Matthew Dalton, Wall Street Journal, October 7, 2019
France has been rocked by a security breach that allowed an Islamist extremist to work in the heart of its counterterrorism apparatus for years, before he killed four of his colleagues last week and was then shot dead.
Opposition lawmakers on Monday called for Interior Minister Christophe Castaner to resign over the assault, which snapped the relative lull in terrorist attacks in France in recent months. Mr. Castaner brushed aside the calls.
Mickaël Harpon, a 45-year-old convert to Islam, continued working in the intelligence division of the Paris police despite arguing with colleagues in 2015 that the terrorist attack on the satirical magazine Charlie Hebdo was justified, Mr. Castaner said. Harpon’s colleagues mentioned the conversation to their superiors, but written reports on the incident weren’t filed that might have prompted a formal investigation within France’s security bureaucracy.
An official at the prefecture’s internal security department followed up with Harpon several times in the following years, including just a few weeks ago, Mr. Castaner added.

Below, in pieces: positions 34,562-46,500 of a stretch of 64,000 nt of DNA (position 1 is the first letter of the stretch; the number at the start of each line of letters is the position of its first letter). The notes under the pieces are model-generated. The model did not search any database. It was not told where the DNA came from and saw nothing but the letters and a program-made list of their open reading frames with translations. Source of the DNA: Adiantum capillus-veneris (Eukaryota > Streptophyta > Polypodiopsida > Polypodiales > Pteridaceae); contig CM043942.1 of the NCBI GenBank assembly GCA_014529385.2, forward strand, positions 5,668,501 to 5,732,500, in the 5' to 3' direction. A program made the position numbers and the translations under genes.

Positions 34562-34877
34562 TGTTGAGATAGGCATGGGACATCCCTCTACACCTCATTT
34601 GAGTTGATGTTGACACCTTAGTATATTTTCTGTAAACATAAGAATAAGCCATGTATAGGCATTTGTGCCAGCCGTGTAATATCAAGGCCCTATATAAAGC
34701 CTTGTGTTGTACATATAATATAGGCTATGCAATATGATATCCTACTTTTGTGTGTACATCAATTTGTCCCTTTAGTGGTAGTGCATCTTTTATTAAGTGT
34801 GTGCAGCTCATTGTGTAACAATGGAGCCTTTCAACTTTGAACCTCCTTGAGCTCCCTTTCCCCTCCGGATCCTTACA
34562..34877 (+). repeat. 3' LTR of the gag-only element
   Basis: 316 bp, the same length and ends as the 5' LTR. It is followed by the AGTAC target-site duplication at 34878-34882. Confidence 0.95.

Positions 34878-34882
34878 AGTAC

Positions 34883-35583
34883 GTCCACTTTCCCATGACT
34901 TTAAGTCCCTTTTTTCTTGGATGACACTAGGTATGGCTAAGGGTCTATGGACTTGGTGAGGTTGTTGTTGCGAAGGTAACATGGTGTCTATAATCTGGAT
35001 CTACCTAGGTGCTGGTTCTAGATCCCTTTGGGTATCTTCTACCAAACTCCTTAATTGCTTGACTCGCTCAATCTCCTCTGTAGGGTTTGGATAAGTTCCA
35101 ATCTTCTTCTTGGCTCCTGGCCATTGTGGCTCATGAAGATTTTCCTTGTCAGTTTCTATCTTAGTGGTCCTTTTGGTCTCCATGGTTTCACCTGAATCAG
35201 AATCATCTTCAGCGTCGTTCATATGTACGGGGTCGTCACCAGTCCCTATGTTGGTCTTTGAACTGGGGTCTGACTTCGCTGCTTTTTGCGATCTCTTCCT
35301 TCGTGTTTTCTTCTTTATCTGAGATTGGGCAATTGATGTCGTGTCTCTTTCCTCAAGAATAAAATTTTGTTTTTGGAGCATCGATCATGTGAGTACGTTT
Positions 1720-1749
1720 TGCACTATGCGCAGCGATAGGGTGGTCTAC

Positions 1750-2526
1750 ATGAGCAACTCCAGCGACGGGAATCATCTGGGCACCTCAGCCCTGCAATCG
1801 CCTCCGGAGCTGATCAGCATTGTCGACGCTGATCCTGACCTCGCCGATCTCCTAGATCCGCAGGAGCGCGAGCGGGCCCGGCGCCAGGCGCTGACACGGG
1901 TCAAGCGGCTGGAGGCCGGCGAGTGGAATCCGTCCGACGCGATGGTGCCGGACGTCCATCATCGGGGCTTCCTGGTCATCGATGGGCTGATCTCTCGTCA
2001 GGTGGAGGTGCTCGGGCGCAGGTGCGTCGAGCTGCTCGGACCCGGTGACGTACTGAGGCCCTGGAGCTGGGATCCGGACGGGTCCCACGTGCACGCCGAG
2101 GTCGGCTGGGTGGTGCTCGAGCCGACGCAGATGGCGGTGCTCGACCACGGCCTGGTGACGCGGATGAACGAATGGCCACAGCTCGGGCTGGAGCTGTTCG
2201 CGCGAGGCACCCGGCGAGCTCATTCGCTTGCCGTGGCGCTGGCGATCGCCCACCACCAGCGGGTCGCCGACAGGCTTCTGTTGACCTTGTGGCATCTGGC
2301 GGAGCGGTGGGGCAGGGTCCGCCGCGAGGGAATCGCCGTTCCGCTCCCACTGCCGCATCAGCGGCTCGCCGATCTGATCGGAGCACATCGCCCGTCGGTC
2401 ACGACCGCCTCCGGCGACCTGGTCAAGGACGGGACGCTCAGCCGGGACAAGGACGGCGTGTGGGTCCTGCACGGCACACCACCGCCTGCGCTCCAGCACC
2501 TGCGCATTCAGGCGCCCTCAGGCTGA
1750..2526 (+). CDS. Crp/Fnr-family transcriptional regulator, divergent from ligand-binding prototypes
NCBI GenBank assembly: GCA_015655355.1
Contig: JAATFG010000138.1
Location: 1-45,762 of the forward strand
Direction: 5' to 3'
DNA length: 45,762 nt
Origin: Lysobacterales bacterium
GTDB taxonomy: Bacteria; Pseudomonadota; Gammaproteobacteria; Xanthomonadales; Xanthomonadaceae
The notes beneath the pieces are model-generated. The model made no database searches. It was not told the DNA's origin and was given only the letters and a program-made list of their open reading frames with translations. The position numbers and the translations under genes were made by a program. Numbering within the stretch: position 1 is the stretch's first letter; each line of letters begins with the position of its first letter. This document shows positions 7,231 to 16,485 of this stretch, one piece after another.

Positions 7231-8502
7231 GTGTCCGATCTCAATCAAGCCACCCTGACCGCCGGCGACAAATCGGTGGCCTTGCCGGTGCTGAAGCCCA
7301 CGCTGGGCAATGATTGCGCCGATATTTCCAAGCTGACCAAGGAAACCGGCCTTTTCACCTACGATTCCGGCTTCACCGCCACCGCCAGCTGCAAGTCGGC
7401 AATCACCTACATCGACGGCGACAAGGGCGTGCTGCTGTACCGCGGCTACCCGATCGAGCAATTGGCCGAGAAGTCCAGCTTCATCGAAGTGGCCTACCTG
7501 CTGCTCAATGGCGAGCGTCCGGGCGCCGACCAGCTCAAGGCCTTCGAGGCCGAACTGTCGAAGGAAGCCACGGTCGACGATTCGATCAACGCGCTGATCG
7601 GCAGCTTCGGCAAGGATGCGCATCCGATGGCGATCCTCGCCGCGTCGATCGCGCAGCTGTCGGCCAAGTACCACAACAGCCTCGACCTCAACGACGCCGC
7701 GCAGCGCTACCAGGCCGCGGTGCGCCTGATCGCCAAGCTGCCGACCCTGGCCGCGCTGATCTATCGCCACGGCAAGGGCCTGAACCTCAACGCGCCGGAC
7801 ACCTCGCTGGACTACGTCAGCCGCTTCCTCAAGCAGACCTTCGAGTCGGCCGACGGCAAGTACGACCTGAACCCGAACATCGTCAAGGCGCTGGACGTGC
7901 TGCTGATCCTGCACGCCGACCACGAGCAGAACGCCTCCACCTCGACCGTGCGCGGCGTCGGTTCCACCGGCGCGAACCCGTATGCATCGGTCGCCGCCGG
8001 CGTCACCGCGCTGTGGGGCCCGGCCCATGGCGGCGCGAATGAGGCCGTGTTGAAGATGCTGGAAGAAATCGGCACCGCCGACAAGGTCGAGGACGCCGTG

Harpon’s position in the intelligence unit was particularly shocking given its responsibility for detecting Islamist terrorism and extremism throughout the French capital.
French officials say the probe has uncovered links between the attacker and people belonging to the Salafist fundamentalist movement of Islam, but authorities haven’t elaborated on the nature of those connections.
Harpon killed three men Thursday in the intelligence unit—two officers and one administrative assistant—using knives he bought on his lunch break the same day. He then tried to enter another office but found the door locked, after which he stabbed two female police employees as he went downstairs to the building’s main courtyard. It was there he was shot dead. One of the women died and another was wounded in the shoulder.
Despite the discussion on Charlie Hebdo, Harpon appeared to be well-integrated into his team at the police intelligence division, where he worked in information technology, according to an internal report on Harpon prepared by the intelligence chief of the Paris police. The information-technology team was so close as to be “quasi-familial,” according to the report, which was published by public radio channel France Inter and confirmed by Mr. Castaner.